keywords = "adults, Autism Spectrum Disorders, employment, internet survey, vocational services",
author = "Coleman, {Devon M.} and James Adams",
year = "2018",
month = "1",
day = "1",
doi = "10.3233/JVR-180955",
language = "English (US)",
volume = "49",
pages = "67--78",
journal = "Journal of Vocational Rehabilitation",
issn = "1052-2263",
publisher = "IOS Press",
number = "1",

}

TY - JOUR

T1 - Survey of vocational experiences of adults with Autism Spectrum Disorders, and recommendations on improving their employment

AU - Coleman, Devon M.

AU - Adams, James

PY - 2018/1/1

Y1 - 2018/1/1

N2 - BACKGROUND: Many adults with Autism Spectrum Disorders (ASD) are unemployed or underemployed. OBJECTIVE: The study was designed to evaluate vocational status of adults with ASD, determine barriers to employment, evaluate current government vocational services, and determine possible methods to improve employment of adults with ASD. METHODS: An original online vocational survey was completed by 172 participants across Arizona. RESULTS: Some participants were employed without supports (28%) or with supports (9%), in center-based (4%) or group-based (5%) employment, and 16% were in school. A high percentage were unemployed (40%), with some looking for work (27%) and some not (13%). The major barriers to employment were being unable to get past interviews (59%), not knowing what jobs to apply for (39%), not knowing what they wanted to do (22%), having difficulty keeping a job (22%), and transportation (28%). Vocational Rehabilitation services received reasonable ratings of client satisfaction, but only 20% of VR clients reported that VR services helped (9%) or somewhat helped (11%) of them find a job. CONCLUSIONS: Underemployment and unemployment are major problems for adults with ASD, and multiple barriers to their employment are identified. Based on the survey, recommendations are provided on how to help adults with ASD find and maintain employment.

AB - BACKGROUND: Many adults with Autism Spectrum Disorders (ASD) are unemployed or underemployed. OBJECTIVE: The study was designed to evaluate vocational status of adults with ASD, determine barriers to employment, evaluate current government vocational services, and determine possible methods to improve employment of adults with ASD. METHODS: An original online vocational survey was completed by 172 participants across Arizona. RESULTS: Some participants were employed without supports (28%) or with supports (9%), in center-based (4%) or group-based (5%) employment, and 16% were in school. A high percentage were unemployed (40%), with some looking for work (27%) and some not (13%). The major barriers to employment were being unable to get past interviews (59%), not knowing what jobs to apply for (39%), not knowing what they wanted to do (22%), having difficulty keeping a job (22%), and transportation (28%). Vocational Rehabilitation services received reasonable ratings of client satisfaction, but only 20% of VR clients reported that VR services helped (9%) or somewhat helped (11%) of them find a job. CONCLUSIONS: Underemployment and unemployment are major problems for adults with ASD, and multiple barriers to their employment are identified. Based on the survey, recommendations are provided on how to help adults with ASD find and maintain employment.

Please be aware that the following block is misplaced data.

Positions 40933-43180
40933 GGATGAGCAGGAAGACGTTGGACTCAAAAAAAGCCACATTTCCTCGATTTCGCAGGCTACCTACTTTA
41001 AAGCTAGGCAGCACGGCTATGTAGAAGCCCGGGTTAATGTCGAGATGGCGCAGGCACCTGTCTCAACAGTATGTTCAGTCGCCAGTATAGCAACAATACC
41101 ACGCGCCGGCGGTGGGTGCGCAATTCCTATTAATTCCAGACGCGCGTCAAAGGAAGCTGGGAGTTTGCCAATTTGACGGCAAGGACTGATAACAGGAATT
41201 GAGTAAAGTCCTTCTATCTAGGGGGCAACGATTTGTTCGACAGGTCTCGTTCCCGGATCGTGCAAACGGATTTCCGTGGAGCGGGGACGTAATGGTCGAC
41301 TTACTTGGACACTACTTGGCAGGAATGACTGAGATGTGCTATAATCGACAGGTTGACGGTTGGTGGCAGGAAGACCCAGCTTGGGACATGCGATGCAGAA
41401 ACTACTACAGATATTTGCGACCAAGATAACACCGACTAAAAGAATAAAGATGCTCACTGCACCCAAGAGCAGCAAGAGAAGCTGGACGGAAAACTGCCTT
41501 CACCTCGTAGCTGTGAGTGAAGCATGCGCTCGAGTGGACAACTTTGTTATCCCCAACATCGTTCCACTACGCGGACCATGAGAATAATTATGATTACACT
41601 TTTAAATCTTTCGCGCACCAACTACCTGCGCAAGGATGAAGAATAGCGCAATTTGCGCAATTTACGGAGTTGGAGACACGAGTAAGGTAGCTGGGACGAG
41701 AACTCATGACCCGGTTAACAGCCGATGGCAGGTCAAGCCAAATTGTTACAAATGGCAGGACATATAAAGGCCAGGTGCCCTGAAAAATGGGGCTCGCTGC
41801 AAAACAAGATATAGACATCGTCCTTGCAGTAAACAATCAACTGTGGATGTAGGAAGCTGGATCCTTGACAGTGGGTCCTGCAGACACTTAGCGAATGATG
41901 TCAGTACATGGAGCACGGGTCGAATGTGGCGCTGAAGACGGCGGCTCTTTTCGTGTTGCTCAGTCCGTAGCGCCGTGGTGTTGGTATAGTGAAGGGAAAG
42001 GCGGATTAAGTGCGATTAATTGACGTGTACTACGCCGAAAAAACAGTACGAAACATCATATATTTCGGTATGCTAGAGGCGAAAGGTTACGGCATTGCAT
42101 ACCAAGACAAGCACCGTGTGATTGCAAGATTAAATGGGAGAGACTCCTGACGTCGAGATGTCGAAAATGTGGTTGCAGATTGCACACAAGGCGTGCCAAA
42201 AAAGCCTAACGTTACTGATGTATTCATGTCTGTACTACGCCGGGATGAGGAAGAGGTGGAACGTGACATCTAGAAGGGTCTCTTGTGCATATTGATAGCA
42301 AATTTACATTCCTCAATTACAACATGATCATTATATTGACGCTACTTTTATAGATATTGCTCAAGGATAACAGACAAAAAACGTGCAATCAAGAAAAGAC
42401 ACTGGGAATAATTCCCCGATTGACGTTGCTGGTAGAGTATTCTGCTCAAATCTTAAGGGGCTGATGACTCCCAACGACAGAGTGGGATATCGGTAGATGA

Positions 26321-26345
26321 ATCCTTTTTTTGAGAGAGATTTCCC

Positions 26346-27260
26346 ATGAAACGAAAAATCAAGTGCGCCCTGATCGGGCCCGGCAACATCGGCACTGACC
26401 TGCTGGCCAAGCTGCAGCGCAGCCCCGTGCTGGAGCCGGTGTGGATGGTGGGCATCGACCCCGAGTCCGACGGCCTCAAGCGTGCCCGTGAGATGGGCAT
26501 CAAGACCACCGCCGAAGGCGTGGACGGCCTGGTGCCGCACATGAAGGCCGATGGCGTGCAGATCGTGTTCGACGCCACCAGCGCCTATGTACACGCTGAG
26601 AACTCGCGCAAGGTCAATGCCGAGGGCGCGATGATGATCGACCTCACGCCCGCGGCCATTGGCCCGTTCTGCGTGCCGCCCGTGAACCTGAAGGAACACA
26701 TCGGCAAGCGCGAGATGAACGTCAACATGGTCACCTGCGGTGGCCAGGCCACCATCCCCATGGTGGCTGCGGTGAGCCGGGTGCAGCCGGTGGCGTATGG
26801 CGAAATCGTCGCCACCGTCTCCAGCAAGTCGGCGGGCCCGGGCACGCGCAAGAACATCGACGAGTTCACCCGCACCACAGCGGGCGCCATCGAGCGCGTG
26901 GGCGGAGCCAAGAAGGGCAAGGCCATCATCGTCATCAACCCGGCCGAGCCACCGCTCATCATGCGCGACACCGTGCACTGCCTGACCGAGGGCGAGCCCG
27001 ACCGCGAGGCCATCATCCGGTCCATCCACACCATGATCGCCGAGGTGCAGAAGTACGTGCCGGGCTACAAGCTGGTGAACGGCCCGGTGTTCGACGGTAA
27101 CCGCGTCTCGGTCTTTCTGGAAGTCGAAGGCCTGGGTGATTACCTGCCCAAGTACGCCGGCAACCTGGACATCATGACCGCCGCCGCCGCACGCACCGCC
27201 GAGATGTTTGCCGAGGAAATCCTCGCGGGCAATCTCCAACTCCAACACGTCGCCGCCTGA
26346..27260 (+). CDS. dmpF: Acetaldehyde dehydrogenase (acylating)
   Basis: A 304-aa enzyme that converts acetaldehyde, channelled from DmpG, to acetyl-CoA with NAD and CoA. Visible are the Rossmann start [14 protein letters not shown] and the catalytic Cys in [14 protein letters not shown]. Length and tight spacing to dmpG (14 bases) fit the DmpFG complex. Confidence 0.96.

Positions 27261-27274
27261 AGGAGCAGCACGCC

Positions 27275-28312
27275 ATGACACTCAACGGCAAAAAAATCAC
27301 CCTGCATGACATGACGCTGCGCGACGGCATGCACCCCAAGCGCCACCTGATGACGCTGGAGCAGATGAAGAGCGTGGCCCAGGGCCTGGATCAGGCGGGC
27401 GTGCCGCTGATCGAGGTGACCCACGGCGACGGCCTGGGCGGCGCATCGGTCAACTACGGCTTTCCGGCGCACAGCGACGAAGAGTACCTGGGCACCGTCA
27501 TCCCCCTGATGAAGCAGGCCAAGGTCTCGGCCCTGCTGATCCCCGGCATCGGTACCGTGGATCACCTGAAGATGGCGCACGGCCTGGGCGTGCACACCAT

KW - adults

KW - Autism Spectrum Disorders

KW - employment

KW - internet survey

KW - vocational services

UR - http://www.scopus.com/inward/record.url?scp=85051922663&partnerID=8YFLogxK

UR - http://www.scopus.com/inward/citedby.url?scp=85051922663&partnerID=8YFLogxK

U2 - 10.3233/JVR-180955

DO - 10.3233/JVR-180955

M3 - Review article

VL - 49

SP - 67

EP - 78

JO - Journal of Vocational Rehabilitation

JF - Journal of Vocational Rehabilitation

SN - 1052-2263

IS - 1

ER -